In addition, pressurization of the holes during the fiber drawing process can be used to alter or modify the size of the core region and thus the modal properties of the fiber.

Alternatively, according to another aspect, fiber drawing can be accomplished using a relatively cold temperature (about 1900° C.-about 2100° C.), and a relatively fast drawing speed (about 90-about 300 meters/minute) to retain the general position and relative size of the holes in the fiber. Internal pressurization of the channels/holes can be optional using this temperature/draw speed technique.

After the fiber draw process is accomplished (or during the process, if the draw tower is appropriately equipped), the outside of the glass fiber can be coated with one or more of several coating materials including both thermal and ultraviolet curing materials as part of the drawing process or subsequent to the draw. The first coating layer may also be of the permanent, non-strippable type used for GGP fiber constructions, as described above. Of course, one or more conventional buffer coatings, such as described above, can be applied to the drawn fiber, as would be apparent to one of ordinary skill in the art given the present description.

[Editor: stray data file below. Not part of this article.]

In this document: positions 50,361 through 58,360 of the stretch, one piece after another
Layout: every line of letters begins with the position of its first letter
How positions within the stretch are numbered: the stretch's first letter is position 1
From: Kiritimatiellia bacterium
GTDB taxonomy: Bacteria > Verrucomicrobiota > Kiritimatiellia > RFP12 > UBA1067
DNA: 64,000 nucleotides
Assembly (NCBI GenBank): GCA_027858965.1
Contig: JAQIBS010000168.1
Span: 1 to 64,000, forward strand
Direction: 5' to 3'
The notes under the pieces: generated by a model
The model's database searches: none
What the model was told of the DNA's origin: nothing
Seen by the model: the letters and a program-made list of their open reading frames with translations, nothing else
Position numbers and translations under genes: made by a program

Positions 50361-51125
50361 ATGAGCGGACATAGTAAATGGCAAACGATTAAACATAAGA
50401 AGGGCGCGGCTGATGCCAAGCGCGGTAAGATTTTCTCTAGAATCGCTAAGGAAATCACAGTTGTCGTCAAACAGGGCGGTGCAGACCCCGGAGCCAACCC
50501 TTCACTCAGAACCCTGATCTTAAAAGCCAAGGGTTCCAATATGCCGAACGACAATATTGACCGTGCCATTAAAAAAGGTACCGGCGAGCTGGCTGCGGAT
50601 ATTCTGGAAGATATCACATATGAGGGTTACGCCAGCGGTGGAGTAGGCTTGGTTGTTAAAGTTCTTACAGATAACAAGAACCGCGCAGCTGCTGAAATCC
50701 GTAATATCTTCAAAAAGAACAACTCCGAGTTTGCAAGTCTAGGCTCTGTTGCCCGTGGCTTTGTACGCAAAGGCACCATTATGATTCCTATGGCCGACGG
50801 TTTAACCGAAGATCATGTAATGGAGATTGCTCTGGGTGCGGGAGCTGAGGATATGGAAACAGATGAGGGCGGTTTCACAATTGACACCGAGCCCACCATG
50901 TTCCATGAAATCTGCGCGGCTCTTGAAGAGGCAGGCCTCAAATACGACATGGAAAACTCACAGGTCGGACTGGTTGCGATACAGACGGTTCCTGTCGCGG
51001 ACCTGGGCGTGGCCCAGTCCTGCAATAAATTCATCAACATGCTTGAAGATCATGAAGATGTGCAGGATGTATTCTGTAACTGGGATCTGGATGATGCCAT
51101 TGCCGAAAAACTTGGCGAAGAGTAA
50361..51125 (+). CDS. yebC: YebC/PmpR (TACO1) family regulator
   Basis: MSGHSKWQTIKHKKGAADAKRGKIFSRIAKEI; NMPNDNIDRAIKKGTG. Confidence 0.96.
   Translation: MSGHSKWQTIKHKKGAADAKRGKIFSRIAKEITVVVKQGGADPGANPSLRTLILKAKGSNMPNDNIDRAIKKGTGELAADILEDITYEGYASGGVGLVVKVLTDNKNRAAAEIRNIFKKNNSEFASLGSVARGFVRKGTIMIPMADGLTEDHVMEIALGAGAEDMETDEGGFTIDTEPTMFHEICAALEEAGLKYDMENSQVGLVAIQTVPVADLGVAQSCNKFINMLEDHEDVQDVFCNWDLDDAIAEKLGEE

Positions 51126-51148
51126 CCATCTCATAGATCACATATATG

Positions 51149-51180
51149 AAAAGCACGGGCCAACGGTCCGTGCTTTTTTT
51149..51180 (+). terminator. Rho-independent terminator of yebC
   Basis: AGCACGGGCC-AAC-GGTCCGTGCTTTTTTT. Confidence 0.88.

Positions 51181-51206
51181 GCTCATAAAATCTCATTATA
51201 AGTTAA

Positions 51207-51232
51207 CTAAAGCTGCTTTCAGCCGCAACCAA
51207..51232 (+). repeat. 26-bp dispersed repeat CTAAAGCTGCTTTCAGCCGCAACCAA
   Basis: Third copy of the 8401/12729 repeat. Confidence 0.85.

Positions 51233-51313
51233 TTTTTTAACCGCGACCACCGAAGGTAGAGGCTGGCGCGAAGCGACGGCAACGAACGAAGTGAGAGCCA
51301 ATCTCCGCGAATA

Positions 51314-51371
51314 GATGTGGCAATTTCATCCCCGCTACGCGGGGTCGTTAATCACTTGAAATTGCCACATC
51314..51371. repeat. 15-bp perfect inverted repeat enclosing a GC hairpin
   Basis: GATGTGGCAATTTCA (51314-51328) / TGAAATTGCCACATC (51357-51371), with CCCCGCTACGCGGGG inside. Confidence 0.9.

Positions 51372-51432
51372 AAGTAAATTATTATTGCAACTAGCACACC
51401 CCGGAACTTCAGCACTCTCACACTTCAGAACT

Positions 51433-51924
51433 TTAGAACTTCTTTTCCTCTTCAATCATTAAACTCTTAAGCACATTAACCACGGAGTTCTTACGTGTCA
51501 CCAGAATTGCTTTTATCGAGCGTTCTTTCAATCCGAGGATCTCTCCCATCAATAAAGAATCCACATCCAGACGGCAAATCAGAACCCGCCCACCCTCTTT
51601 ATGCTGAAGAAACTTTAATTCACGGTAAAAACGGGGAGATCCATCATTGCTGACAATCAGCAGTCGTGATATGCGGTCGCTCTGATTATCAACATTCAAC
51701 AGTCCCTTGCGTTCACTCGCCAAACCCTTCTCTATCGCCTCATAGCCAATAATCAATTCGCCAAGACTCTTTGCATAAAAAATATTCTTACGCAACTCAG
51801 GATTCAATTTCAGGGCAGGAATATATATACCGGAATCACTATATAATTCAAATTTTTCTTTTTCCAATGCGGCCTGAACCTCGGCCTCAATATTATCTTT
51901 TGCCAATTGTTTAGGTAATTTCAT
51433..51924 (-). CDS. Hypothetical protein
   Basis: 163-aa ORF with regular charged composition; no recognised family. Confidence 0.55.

EXAMPLES

In a first example, a single mode preform was fabricated by conventional MCVD techniques. The finished diameter of the preform was 10.9 mm. Four slots of equal dimensions were ground into the preform by a conventional surface grinding machine and a conventional diamond impregnated grinding wheel. The grinding wheel thickness was 1.4 mm. During the grinding process, the preform was mechanically secured to the movable surface grinding table which was traversed continuously as the grinding wheel was slowly lowered to the specified slot depth (i.e., a conventional “plunge” grinding process). At the completion of the fabrication of one slot, the preform was rotated by 90 degrees and the process repreated to generate a second slot. This process was repeated until the desired four slots has been ground into the preform. The completed slots were about 1.4 mm wide and had a depth of about 4.5 mm.